1. Your coat is so much fun. I rather expect you to start singing Dickensian carols. Seriously, if we can't have fun at this age when is it supposed to happen? And I'm also a fan of your woodgrain.

  2. That coat suits you...and I think adding that bright scarf is just the right touch.
    Gun slinging spontaneous was that?

  3. THAT is what you call a statement coat! And so flattering with those lines! Just gorgeous!

  4. A romantic sweep of a coat- it looks like something out of a costume department (in a good way) and I think your curls and handknit scarf suit it. One has to get the details right with such a piece, and you have!

  5. It is dramatic, and I am glad you still love the coat. Your son's mixed metaphor made me laugh!

  6. LPC: Exactly. I do think we're entitled -- and really can one have too much Dickens?
    Hostess: And the red alpaca is soooo soft around my neck.
    F>50: All of Creenstone's coats have these amazing lines with zipper and snap details. And the fabric is so practical for warmth and wind/water resistance.
    Duchesse: Thanks! I do measure when I'm up for such drama and, more importantly, when Pater is. Sometimes I realize he'd probably prefer I just slip on my peacoat and we can be a bit more unobtrusive;-)
    Susan T: My SIL does have a way with words, and he often makes me laugh. I'm pretty sure a gunslinging Ninja is a good thing. . .

  7. I do like the buttons up the sleeves and the fullness of the "skirt". I am impressed that those around you comment on its profile...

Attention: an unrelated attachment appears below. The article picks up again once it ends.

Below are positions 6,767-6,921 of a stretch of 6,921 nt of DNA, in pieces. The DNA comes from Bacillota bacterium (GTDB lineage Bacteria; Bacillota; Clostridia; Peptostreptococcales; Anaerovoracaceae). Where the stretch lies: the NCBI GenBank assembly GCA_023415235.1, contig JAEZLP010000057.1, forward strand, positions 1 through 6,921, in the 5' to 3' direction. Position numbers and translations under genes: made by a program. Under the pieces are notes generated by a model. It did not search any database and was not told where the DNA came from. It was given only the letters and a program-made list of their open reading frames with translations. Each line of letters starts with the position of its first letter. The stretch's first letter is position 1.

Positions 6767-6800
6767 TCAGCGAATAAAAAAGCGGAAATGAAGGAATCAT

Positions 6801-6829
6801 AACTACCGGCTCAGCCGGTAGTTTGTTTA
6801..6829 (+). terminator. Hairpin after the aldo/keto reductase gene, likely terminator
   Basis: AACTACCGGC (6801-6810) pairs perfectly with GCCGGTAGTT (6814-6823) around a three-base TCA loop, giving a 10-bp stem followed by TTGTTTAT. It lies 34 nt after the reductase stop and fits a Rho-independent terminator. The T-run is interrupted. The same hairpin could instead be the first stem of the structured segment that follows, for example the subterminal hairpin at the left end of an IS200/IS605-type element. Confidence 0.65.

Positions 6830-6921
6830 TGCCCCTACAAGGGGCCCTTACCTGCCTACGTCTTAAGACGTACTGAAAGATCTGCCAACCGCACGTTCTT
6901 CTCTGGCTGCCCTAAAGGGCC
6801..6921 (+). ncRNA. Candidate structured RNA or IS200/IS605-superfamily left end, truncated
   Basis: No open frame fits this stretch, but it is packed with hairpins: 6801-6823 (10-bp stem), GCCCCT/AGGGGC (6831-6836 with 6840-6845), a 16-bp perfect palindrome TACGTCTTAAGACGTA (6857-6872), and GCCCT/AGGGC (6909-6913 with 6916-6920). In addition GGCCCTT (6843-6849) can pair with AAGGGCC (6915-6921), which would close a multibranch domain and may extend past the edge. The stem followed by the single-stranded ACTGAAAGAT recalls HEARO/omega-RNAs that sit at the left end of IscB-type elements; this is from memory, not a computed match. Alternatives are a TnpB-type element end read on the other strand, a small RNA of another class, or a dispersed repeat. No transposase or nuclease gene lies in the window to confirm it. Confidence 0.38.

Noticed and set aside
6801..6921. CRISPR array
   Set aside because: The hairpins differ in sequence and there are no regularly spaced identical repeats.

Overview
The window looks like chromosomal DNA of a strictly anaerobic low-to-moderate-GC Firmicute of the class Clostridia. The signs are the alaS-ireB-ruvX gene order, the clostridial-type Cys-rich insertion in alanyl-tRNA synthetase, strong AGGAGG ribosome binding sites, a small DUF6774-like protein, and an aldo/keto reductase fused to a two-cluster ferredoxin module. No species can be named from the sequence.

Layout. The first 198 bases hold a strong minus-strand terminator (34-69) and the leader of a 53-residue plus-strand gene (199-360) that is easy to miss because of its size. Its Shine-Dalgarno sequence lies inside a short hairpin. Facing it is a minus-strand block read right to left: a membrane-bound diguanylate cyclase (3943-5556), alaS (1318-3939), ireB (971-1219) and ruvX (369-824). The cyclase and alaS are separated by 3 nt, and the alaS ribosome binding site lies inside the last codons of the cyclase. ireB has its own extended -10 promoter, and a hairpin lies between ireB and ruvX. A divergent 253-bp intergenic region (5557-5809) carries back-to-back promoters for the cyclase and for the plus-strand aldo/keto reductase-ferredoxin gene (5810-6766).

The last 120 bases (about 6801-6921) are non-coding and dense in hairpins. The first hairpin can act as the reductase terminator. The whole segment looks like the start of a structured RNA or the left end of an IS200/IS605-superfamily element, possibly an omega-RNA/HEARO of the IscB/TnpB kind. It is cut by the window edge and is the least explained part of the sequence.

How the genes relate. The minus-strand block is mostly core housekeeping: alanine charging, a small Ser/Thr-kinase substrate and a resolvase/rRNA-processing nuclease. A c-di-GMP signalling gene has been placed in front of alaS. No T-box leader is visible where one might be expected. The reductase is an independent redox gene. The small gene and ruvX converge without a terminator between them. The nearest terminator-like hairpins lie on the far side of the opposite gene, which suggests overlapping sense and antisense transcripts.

8. I see you in that coat in a Renoir or Degas or some French masters painting. All you need is a father or a flower in your cap and you are the perfect picture of French beauty.

  9. What an amazing coat! The red scarf and gloves set it off perfectly - plus your lovely hair.

  10. It is a great coat, I always love a slightly flared lower half to create a more interesting (girly)shape, rather than my caterpiller duvet sausage that I wear!
    We have your snow, lots and lots of it!

  11. You made a good bargain buying that coat. The color is good and I like the volume it has, as well as the length of it. Well done!

  12. Terri: I'm detecting much ambivalence . . . it's not for everyone, I know.
    LBR: It does evoke an earlier century, doesn't it!
    Alison: Ah, but there's nothing like the duvet sausage in really cold weather, is there? Hope you're staying warm . . .
    Tiff: Funny, but with all the winter scarves I have, I do keep reaching for this one.
    Metscan: Thanks! Considering how discerning your eye is, I'll take this as a real compliment.

  13. A winter coat you can stride in while looking stylish - what a concept!

    I love that it shows off your waist. Excellent choice, Madame.


I'd love to hear your response to my post. Agree, disagree, even go off on a tangent, I love to know you're out there, readers. Let's chat, shall we? I apologize, though, for the temporary necessity of the Word Verification -- spam comments have been tiresomely numerous lately, and I'm hoping to break that pattern.